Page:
One late april. Ten o’clock at night. Hustling south on Florida 112 through the eastern section of Cypress County, about twenty miles from the intersection of 112 and the Tamiami Trail.
So maybe I was pushing old Miss Agnes along a little too fast. Narrow macadam. Stars above, and some wisps of ground mist below. But not much of it, and not often.
The big tires of the old blue Rolls pickup rumbled along the roughened surface. Big black drainage canal paralleling the road on the left side. Now and then an old wooden bridge arching across the canal to serve one of the shacky little frame houses tucked back in the swamp and skeeter country. No traffic. And it had been a long long day, and I was anxious to get back to Lauderdale, to Bahia Mar, to The Busted Flush, to a long hot shower and a long cold drink and a long deep sleep.
I had the special one-mile spots turned on. They are bracketed low on the massive front bumper. Essential for fast running through the balmy Florida nights on the straight narrow back roads, because her own headlights are feeble and set too high.
Meyer, beside me, was in a semidoze. We’d been to the wedding of the daughter of an old friend, at the ﬁsh camp he owns on Lake Passkokee. It is a very seldom thing to be able to drink champagne, catch a nine-pound bass, and kiss a bride all within the same hour. Meyer had been giving me one of his lectures on the marital condition.
So I was whipping along, but alert for the wildlife. I hate to kill a raccoon. Urban Florida is using the rabies myth to justify wiping them out, with guns, traps, and poison. The average raccoon is more affable, intelligent, and tidy than the average meathead who wants them eliminated, and is usually a lot better looking.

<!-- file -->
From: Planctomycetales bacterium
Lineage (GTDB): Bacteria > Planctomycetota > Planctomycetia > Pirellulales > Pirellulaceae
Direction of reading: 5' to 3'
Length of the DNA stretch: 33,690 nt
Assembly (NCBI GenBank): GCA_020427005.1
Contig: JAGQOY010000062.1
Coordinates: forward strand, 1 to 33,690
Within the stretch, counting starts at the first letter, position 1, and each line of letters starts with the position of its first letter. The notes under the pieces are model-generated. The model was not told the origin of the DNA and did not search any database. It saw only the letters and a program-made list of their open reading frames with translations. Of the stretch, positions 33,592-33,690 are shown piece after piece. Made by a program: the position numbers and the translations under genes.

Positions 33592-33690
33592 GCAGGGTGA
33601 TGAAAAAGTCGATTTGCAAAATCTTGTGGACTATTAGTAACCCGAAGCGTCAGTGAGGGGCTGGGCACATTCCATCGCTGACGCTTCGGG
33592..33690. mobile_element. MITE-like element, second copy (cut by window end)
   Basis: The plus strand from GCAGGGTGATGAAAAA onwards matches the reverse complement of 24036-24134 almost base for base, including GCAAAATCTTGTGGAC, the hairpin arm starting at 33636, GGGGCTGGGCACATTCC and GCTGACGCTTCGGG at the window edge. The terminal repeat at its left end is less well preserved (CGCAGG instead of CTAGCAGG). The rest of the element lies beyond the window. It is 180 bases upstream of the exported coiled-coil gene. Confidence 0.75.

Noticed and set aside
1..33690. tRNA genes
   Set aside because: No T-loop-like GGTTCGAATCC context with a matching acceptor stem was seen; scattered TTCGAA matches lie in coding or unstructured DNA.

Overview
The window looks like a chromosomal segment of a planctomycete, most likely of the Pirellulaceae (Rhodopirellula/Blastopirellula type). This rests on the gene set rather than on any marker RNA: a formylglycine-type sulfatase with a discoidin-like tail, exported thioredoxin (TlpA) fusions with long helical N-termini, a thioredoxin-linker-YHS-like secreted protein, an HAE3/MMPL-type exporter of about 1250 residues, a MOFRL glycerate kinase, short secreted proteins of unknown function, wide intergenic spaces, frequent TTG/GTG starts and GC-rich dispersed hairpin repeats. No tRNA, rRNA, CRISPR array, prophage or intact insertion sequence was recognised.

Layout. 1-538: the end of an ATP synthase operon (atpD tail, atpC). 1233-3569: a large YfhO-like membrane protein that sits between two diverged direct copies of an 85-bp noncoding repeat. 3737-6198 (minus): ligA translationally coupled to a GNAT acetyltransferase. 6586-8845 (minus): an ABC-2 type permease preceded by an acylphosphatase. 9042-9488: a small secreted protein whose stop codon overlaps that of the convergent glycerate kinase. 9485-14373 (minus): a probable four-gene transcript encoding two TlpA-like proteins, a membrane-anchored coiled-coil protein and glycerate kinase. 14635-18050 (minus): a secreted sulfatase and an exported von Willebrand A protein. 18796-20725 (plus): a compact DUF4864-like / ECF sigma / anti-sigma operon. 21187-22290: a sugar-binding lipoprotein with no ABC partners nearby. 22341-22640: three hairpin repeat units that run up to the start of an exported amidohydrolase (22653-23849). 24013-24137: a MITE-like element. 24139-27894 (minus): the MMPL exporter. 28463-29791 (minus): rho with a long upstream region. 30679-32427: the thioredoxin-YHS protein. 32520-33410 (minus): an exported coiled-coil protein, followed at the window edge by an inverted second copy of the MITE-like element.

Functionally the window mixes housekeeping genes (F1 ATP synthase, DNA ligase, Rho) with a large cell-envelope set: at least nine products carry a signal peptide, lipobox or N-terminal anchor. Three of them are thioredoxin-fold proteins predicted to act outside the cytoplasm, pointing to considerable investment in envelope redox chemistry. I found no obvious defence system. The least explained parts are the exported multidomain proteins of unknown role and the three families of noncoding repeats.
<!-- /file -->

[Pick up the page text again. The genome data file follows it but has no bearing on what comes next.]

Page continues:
It is both sad and ironic that the areas where the raccoon are obliterated are soon overrun with snakes.
I was alert for any reﬂection of my headlights in animal eyes in the darkness of the shoulders of the road, for any dark shape moving out into the long reach of the beams.
But I wasn’t prepared for the creature of the night that suddenly appeared out of the blackness, heading from left to right, at a headlong run. At eighty, you are covering about a hundred and twenty feet per second. She was perhaps sixty feet in front of the car when I ﬁrst saw her. So half of one second later, when I last saw her, she was maybe ten inches from the ﬂare of my front right fender, and that ten inches was the product of the ﬁrst effect of my reaction time. Ten inches of living space instead of that bone-
crunching, ﬂesh-smashing thud which, once heard, lingers forever in the part of the mind where echoes live.